Coyote golf team’s season ends in regional
REED CITY — The Charlevoix Golf & Country Club proved to be quite the challenge in the Division 3 regionals on Thursday and the Reed City Coyotes were unable to achieve their dream of advancing to the state finals next weekend.
The Coyotes were tied for sixth among 12 teams. The top three qualify for state plus the top three golfers outside of that. The lowest score among single qualifiers was an 83.
“You’re always disappointed when the season ends,” said Reed City coach Todd Dew. “Some of these young men have been with me four years now and they played the best they could. That was a tough course. You take the scores that come in. There was only one team, Charlevoix, that I would say met their expectations. Everyone else golfed much higher because of the difficulty of the course.”
Charlevoix was first with a 322, followed by Chippewa Hills and Whitehall with 359s. Central Montcalm was fourth with 362, while Roscommon was fifth with 363 and Elk Rapids and Reed City tied for sixth with 377.
“We had hopes of moving on and it didn’t happen,” Dew said. “But I was proud of what all these young men accomplished and of all their effort and hard work. I’ll miss a lot of these guys.”
Tom Clark led the Coyotes with an 87, followed by Nick Fu with 91, Jared MacKellar with 99, Ben Schermerhorn with 100 and Matt Kienitz with 103.
Clark was hoping for a better score.
“I was not happy at all,” he said. “That course was way too tight and on every hole there was out of bounds on both sides. There were lateral hazards both sides all the way down. On holes there wasn’t, there was water on the left. It was a very challenging course.”
“I think he played a pretty solid round of golf and he could have shot lower if he could have played the course more,” Dew said. “That was a course where you had to place your shot and if you didn’t place them exactly where the design of the course demanded you to, it reached up and bit you.”
Clark had six pars and two birdies.
‘When I got into trouble off the tee, I had to scramble to save bogey,” Clark said.
“We got there Wednesday with the intention of playing all 18 (practice) holes,” Dew said. “There were some storms and we got nine holes in. We only saw the back side but not the front. It would have been nice to see it but you know how things go.”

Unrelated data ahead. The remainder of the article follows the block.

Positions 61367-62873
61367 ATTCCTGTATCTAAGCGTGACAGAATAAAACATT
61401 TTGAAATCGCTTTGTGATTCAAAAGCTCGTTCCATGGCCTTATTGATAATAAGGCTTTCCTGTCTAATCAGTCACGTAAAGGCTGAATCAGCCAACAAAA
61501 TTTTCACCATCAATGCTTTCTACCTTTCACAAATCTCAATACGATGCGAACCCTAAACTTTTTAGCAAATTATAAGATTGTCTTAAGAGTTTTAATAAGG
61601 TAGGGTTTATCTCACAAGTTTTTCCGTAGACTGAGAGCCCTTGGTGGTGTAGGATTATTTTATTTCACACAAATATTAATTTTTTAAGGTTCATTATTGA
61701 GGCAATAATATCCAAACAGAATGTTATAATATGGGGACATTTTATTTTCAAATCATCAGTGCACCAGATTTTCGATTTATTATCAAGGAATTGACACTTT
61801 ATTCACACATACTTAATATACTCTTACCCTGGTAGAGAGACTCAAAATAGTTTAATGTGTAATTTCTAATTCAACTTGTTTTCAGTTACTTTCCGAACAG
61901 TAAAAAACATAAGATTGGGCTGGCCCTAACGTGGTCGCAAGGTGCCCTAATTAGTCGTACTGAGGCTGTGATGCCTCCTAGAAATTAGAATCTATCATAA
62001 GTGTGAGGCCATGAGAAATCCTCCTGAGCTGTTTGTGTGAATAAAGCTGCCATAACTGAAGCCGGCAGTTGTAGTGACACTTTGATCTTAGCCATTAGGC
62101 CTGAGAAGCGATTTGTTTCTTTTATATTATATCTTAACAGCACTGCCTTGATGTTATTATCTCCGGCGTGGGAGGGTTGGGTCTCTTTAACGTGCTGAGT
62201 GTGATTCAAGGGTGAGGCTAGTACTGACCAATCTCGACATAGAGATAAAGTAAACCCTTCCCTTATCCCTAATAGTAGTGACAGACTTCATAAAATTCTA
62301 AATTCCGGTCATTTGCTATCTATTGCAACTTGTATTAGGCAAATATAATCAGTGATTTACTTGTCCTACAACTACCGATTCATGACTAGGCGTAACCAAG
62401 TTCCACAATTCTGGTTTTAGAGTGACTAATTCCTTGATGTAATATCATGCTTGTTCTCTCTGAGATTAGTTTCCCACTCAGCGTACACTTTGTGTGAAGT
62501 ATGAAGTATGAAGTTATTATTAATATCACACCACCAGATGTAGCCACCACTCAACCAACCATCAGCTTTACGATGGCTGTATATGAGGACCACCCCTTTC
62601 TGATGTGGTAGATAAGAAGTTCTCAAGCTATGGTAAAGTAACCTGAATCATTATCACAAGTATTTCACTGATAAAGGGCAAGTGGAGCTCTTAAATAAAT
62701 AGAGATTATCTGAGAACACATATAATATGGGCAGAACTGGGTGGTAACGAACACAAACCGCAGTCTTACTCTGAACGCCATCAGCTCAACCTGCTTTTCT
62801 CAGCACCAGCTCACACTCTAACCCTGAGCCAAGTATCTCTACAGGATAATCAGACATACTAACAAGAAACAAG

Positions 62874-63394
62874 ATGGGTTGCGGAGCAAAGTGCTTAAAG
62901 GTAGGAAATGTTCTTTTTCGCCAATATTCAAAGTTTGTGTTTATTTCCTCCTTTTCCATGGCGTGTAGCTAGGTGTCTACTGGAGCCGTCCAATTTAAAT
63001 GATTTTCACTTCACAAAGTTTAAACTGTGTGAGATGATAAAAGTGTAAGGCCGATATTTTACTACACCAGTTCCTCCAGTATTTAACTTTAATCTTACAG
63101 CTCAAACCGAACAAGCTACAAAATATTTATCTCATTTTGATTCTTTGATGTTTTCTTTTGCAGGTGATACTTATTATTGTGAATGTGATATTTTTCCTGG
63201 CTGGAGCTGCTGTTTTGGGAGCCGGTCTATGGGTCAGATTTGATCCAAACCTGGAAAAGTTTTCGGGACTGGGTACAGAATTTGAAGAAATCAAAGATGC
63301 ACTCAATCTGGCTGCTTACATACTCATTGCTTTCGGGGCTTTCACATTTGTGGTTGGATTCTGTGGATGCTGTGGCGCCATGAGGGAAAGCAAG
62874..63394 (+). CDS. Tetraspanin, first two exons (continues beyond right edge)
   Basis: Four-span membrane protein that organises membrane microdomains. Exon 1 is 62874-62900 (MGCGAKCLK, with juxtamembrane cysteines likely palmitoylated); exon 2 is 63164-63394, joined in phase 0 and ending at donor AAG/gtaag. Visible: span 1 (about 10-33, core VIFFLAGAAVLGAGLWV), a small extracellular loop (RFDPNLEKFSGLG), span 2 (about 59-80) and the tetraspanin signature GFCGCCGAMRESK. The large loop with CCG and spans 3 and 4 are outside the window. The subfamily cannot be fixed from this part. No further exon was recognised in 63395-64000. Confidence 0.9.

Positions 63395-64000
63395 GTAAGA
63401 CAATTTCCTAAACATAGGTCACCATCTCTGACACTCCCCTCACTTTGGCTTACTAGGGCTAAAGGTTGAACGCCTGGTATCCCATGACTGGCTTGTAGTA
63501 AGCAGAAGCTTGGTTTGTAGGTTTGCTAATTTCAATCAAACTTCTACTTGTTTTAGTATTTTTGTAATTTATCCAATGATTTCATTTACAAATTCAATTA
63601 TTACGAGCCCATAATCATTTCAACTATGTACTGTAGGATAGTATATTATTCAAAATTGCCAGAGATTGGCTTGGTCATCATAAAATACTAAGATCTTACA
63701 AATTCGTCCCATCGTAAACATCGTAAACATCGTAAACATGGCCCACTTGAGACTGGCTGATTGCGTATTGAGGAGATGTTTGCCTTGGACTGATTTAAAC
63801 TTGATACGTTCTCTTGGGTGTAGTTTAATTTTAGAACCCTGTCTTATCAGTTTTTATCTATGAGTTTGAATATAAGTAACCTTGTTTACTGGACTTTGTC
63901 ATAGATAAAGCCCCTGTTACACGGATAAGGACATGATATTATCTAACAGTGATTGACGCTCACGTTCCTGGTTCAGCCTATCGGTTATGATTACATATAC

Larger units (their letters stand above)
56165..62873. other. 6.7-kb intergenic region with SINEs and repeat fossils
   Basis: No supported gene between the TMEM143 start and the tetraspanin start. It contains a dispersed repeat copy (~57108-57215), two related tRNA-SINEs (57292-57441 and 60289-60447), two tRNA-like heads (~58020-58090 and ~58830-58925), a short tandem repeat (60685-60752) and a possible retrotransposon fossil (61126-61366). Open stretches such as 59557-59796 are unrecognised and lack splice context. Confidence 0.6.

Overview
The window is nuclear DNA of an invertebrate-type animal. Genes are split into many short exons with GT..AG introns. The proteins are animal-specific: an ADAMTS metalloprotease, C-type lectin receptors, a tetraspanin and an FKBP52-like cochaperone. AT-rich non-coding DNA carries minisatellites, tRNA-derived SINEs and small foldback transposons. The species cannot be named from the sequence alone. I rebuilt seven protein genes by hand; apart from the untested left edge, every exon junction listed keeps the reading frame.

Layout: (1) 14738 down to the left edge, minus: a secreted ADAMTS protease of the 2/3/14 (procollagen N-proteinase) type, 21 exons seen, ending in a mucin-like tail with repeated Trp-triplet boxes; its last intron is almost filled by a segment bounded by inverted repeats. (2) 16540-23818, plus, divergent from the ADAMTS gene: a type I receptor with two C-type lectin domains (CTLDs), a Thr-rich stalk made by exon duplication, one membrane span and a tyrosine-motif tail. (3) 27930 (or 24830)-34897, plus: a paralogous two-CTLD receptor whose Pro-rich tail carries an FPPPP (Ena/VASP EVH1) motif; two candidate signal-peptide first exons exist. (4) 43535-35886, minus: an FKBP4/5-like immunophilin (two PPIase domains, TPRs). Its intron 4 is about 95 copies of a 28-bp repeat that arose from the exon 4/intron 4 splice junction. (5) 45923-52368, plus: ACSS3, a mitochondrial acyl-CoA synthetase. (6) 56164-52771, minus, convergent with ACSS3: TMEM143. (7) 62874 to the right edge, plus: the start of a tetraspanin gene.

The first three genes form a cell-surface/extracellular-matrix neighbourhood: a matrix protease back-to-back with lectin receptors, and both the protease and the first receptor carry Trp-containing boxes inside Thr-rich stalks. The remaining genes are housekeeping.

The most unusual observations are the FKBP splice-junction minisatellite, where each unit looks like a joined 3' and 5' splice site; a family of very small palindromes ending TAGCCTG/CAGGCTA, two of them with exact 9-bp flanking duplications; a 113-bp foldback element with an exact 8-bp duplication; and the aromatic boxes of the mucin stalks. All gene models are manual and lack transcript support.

It was one of Fu’s better rounds.
“He really was off the tee very well,” Dew said. “He played well all the way around. He putted and chipped. It was a good way for him to go. He had a good experience and we were a better team having him there.”
MacKellar struggled somewhat, Dew acknowledged.
“That course wasn’t really set up for him,” Dew said. “It’s a placement course and Jared needs a course that’s a little more wide open for him to score. He’s such a longball hitter that sometimes he can outdrive things and put himself into some bad positions.”
MacKellar acknowledged the trouble he experienced.
“It was a pretty tough course,” he said. “There was a hazard pretty much on ever hole. It was a real narrow course.”
Clark and MacKellar are graduating.
“They were both seniors who played a lot,” Dew said. “I’ve been through this before when you say it’s hard to replace them and others will step up. We have a number of kids looking forward to next season. I know a lot of these kids really love golf. If I instill that in them, then I’ve done my job. If I get them to love the game of golf, then I’ve won as a coach.”
“The team did pretty well,” Clark said. “We made it to regionals as a team the second year. Some underclasssmen stepped up when we needed them to.”
“I had a pretty good season this year,” MacKellar said. “I struggled in some matches. For the most part, I thought I did well.”